Warring parties turned to spyware in Azerbaijan-Armenia conflict

The intrusive spyware tool Pegasus was used to hack public officials, journalists and staff of the United Nations in the conflict between Azerbaijan and Armenia over the Nagorno-Karabakh region, researchers said in a new report on Thursday, according to Politico.

An investigation by Access Now, Citizen Lab, Amnesty Internationalʼs Security Lab and independent Armenian mobile-security researcher Ruben Muradyan found the Israeli-made spyware tool on phones of then-Armenian official ombudsman Kristinne Grigoryan, two journalists from Radio Free Europe, a United Nations official and a former spokesperson for the country’s foreign ministry.

“Inserting harmful spyware technology into the Armenia-Azerbaijan conflict shows a complete disregard for safety and welfare, and truly unmasks how depraved priorities can be,” said Natalia Krapiva, tech-legal counsel at digital rights group Access Now and one of the authors of the report, told Politico.

Nagorno-Karabakh is a disputed territory in Azerbaijan, where the country has been in a protracted conflict with Armenia since the 1980s, with an open war breaking out in 2020.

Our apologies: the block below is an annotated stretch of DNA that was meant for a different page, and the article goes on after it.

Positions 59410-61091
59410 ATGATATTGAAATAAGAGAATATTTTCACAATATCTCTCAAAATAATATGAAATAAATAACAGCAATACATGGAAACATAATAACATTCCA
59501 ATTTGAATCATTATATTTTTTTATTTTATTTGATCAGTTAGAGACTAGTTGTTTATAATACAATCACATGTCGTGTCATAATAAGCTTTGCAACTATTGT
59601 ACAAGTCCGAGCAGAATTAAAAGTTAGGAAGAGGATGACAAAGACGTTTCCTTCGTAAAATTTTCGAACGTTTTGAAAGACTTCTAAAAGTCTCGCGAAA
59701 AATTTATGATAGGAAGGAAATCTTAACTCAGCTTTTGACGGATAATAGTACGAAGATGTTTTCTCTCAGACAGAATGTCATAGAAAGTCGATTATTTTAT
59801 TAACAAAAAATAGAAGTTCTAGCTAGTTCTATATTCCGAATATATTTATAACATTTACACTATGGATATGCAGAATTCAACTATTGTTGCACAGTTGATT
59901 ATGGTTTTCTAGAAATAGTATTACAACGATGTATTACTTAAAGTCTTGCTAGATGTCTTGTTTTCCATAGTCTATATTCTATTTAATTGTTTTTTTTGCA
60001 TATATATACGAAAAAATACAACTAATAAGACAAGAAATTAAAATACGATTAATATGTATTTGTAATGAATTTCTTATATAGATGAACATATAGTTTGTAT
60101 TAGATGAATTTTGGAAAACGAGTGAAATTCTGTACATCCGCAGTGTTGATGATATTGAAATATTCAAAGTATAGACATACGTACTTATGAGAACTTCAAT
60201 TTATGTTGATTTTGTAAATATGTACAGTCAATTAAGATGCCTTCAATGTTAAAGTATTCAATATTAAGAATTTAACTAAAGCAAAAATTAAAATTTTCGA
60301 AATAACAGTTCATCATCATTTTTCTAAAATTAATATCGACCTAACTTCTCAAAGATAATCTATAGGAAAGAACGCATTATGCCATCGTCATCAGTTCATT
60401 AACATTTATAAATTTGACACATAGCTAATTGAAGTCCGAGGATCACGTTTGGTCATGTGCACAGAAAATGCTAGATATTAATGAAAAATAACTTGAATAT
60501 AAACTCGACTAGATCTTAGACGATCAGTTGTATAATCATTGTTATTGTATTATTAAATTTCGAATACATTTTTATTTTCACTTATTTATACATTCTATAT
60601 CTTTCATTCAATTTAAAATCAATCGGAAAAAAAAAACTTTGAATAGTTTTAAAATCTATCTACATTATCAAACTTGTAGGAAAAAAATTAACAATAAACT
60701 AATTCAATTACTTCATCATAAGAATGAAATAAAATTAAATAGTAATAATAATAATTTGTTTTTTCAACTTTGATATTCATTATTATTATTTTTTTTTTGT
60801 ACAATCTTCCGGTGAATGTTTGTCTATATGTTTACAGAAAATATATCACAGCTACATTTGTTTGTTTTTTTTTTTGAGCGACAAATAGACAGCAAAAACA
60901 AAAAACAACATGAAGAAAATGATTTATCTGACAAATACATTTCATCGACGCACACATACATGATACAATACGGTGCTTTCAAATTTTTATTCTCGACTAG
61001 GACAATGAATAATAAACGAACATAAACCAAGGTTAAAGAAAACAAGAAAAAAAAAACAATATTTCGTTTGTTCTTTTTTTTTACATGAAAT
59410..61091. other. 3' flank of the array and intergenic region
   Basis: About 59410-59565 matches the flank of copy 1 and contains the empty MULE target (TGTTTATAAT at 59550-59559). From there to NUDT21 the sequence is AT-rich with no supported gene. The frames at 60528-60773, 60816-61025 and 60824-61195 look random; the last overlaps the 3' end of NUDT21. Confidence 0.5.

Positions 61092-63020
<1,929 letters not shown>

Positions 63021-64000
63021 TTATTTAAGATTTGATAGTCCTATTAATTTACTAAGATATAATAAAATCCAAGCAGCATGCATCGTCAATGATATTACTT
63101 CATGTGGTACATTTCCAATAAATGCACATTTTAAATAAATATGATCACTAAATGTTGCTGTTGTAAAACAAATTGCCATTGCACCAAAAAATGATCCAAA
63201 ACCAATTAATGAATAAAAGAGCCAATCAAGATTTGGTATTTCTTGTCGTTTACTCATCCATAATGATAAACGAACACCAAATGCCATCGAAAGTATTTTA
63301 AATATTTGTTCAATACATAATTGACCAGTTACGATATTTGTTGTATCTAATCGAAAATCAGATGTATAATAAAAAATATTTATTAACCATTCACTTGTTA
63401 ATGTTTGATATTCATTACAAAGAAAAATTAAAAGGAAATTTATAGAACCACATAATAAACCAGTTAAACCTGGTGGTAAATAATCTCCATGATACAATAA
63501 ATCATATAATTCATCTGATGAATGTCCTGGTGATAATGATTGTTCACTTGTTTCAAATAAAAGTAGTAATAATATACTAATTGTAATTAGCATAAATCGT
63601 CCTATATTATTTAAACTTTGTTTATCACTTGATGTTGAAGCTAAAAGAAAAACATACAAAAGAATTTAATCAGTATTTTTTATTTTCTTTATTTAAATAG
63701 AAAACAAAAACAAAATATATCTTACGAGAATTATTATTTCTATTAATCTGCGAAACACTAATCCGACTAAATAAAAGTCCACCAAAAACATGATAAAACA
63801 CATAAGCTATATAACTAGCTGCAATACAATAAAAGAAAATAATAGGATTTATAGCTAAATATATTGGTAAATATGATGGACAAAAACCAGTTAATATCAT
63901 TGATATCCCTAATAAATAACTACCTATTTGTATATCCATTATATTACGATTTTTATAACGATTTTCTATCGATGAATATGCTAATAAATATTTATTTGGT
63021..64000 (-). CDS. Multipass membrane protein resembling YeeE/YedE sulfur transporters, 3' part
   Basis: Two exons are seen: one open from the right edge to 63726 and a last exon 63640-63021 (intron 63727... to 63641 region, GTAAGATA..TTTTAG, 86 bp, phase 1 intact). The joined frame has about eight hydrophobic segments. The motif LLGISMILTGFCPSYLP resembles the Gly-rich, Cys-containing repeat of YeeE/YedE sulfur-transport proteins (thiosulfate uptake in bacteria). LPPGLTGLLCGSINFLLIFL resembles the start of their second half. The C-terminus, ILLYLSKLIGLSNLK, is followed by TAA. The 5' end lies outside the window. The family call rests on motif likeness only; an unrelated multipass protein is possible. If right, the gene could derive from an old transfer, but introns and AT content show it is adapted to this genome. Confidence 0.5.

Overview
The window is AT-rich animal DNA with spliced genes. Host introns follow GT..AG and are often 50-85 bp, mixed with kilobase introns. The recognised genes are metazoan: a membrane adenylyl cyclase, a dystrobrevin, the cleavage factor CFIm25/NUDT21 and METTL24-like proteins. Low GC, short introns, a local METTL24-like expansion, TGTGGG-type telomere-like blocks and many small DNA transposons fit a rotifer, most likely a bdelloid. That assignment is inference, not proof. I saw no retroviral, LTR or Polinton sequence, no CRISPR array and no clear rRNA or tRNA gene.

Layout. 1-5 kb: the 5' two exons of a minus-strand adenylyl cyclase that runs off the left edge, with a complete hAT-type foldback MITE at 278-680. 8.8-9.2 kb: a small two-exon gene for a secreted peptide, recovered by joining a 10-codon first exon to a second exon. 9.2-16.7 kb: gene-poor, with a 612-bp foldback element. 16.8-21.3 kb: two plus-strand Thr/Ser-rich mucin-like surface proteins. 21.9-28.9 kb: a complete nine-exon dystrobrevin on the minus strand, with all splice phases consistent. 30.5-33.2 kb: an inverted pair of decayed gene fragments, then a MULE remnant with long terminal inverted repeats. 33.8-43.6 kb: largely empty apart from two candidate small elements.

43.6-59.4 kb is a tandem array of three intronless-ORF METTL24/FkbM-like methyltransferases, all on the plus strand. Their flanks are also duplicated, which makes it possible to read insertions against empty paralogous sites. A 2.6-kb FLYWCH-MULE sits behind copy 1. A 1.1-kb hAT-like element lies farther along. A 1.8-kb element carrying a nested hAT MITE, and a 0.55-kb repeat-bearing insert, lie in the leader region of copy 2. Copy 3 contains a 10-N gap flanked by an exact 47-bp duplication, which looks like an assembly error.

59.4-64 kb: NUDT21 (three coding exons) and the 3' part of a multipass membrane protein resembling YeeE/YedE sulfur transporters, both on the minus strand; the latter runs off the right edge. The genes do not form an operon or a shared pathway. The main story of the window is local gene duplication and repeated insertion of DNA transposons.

Thursday's report found infections with Pegasus software — one of the most sophisticated spyware tools created by Israel's NSO Group — in Armenia as early as 2020, during some of the most intense fighting of the war, and again when peace talks were taking place in October and a cease-fire was struck in November 2020. Overall, between 2020-2021, the researchers recorded over 30 successful Pegasus infections. The groups behind the research — which include some of the world's most renowned forensic analysts on spyware — said it was the first known case of spyware being used in an active conflict.

“This is the first documented evidence of the use of Pegasus spyware in an international war context,” the researchers wrote.

While there is no unequivocal evidence linking a specific government to the hack, the timing and the victims "strongly suggest" the intrusions were part of active warfare on Azerbaijan's behalf, the report suggested. However, it added that because the victims also included members of civil society that have been critical of Armeniaʼs government, it is possible Armenian services conducted the hack themselves.

Both governments were previously found to have purchased spyware; Azerbaijan-linked domains were identified in Pegasus one-click SMS infection infrastructure. Meta's December 2021 "Threat Report on the Surveillance-for-Hire Industry" also identified an Armenia-based customer of mercenary spyware firm Cytrox.

The Armenian and Azerbaijani government did not respond to a request for comment.

One of the victims of the hacking, Anna Naghdalyan, served as spokesperson for the Ministry of Foreign Affairs at the time her device was hacked. Her work “put her squarely in the middle of the most sensitive conversations," researchers wrote.